|Publication number||US5454574 A|
|Application number||US 07/993,215|
|Publication date||Oct 3, 1995|
|Filing date||Dec 18, 1992|
|Priority date||Dec 18, 1992|
|Also published as||CA2111771A1, DE4343046A1|
|Publication number||07993215, 993215, US 5454574 A, US 5454574A, US-A-5454574, US5454574 A, US5454574A|
|Inventors||Harry G. Willis, Jr., Mark M. Shuster|
|Original Assignee||Dana Corporation|
|Export Citation||BiBTeX, EndNote, RefMan|
|Patent Citations (16), Non-Patent Citations (1), Referenced by (5), Classifications (7), Legal Events (7)|
|External Links: USPTO, USPTO Assignment, Espacenet|
The present invention relates to a combustion seal ring having a layered composite powdered metal construction for use with a cylinder head gasket.
A cylinder head gasket bears a clamping load from a bolted connection of a cylinder head and an engine block and relies upon that load to provide a seal against the sealing elements of the gasket.
Several types of combustion seal rings are known. One type, known as a yieldable combustion seal ring, is essentially comprised of a wire having a generally circular cross-sectional area. A clamping force applied to such a ring is concentrated at the point of contact, deforming the ring's circumference to effectively seal out combustion gases. This type of seal ring, however, is subject to thermal crushing which results from plastic deformation which tends to occur under high temperature operation during the life of the ring.
To address the thermal crushing problem, a "thermal stop" combustion seal ring is sometimes used. This "thermal stop" seal ring has a generally rectangular cross-sectional area, which is more resistant to thermal crushing because of the increased surface area upon which a clamping load acts. One disadvantage of this particular type of ring, however, is that due to its large surface area and lack of point loading, it has very poor deformability.
To overcome disadvantages of the yieldable combustion seal ring and the "thermal stop" combustion seal ring, a combustion seal ring is known which has a central section of generally circular cross-section and a single tab section of generally rectangular cross-section extending radially outwardly away from the central section. It is also known to use a first metal for the central section and a second metal for the tab section.
This type of seal ring is still subject to numerous disadvantages. The use of two separate metals complicates manufacture. Such a ring also requires a compromise between a desired vertical compressive yield strength and a hoop yield strength. Hoop yield strength is measured tangentially to the ring's circumference and should be sufficiently high to withstand the internal cylinder pressures produced during engine operation. If a ring does not have adequate hoop strength, it will tend to expand allowing combustion gases to leak. At the same time, however, a low vertical yield strength is desirable to provide a deformable seal ring which completely seals against the leakage of combustion gases. Further, with such prior art seal rings stiffness may not be selectively varied along a selected axis to increase the flexibility of the ring. Additionally, the use of a single radially inwardly extending tab section may not provide sufficient hoop strength to resist gas blow out forces.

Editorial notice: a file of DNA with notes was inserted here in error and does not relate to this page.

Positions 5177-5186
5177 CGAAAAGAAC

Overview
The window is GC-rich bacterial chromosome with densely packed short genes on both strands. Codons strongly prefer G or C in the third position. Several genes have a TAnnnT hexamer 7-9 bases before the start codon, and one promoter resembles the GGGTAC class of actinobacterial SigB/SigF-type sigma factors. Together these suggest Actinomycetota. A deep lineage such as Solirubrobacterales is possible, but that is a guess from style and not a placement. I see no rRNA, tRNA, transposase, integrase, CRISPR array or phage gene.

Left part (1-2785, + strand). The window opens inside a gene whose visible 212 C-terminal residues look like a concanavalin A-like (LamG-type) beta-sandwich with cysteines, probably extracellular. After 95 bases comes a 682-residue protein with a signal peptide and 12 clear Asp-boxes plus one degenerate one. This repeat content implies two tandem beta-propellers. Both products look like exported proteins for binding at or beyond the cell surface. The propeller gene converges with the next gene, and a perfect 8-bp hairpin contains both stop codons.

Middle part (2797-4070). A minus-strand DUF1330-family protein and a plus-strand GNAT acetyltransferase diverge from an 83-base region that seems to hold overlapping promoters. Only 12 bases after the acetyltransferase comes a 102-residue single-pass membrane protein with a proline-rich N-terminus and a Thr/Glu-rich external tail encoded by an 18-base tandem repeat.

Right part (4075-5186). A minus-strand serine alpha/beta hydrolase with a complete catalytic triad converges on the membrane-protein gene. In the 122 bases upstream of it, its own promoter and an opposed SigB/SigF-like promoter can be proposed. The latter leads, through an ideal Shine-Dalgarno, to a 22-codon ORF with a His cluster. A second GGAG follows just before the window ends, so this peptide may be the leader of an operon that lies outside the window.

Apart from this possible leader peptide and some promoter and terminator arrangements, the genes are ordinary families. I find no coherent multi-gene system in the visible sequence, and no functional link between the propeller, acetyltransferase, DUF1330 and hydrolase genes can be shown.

An annular combustion seal ring for an engine includes a central section having a solid generally circular cross-section and at least one tab section extending radially away from the central section. The ring is formed from a homogeneous composite powdered metal which forms zones of varying densities after sintering. In one preferred form, the powdered metal is composed primarily of titanium.
It is possible to vary the size, composition, and orientation of the zones of varying densities. Therefore, with the disclosed composite powdered metal combustion seal ring it is possible to design and manufacture a ring having a desired yield strength in both the vertical and hoop directions, wherein the stiffness along a particular axis may be selectively varied as a function of seal loading. Because of the generally circular cross-section of the central section, high stress levels will exist at initial assembly to allow local yielding of the ring. This yielding provides ring conformability to ensure a good initial seal around the circumference of the ring. Yet, the variable spring rate may be used to restrict further yielding as compared to a yieldable seal ring of a fixed spring rate.